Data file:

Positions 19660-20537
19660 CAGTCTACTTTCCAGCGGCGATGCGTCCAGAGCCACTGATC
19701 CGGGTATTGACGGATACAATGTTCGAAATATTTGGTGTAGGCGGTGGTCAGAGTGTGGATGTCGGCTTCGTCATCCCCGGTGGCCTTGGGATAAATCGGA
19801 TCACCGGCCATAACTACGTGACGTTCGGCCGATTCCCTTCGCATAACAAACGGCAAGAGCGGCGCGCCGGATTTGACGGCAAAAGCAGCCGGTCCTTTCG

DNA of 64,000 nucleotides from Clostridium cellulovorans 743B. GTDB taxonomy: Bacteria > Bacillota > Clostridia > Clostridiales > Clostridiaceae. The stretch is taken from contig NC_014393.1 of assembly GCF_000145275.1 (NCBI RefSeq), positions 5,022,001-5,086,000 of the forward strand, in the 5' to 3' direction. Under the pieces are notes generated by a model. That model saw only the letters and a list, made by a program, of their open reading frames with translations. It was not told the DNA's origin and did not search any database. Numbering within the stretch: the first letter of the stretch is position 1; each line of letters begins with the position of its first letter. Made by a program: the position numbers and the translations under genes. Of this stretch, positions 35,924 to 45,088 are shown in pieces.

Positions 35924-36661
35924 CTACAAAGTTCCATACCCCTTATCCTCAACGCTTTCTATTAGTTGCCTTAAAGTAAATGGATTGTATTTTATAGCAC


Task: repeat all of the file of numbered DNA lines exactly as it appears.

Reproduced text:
Positions 19660-20537
19660 CAGTCTACTTTCCAGCGGCGATGCGTCCAGAGCCACTGATC
19701 CGGGTATTGACGGATACAATGTTCGAAATATTTGGTGTAGGCGGTGGTCAGAGTGTGGATGTCGGCTTCGTCATCCCCGGTGGCCTTGGGATAAATCGGA
19801 TCACCGGCCATAACTACGTGACGTTCGGCCGATTCCCTTCGCATAACAAACGGCAAGAGCGGCGCGCCGGATTTGACGGCAAAAGCAGCCGGTCCTTTCG

DNA of 64,000 nucleotides from Clostridium cellulovorans 743B. GTDB taxonomy: Bacteria > Bacillota > Clostridia > Clostridiales > Clostridiaceae. The stretch is taken from contig NC_014393.1 of assembly GCF_000145275.1 (NCBI RefSeq), positions 5,022,001-5,086,000 of the forward strand, in the 5' to 3' direction. Under the pieces are notes generated by a model. That model saw only the letters and a list, made by a program, of their open reading frames with translations. It was not told the DNA's origin and did not search any database. Numbering within the stretch: the first letter of the stretch is position 1; each line of letters begins with the position of its first letter. Made by a program: the position numbers and the translations under genes. Of this stretch, positions 35,924 to 45,088 are shown in pieces.

Positions 35924-36661
35924 CTACAAAGTTCCATACCCCTTATCCTCAACGCTTTCTATTAGTTGCCTTAAAGTAAATGGATTGTATTTTATAGCAC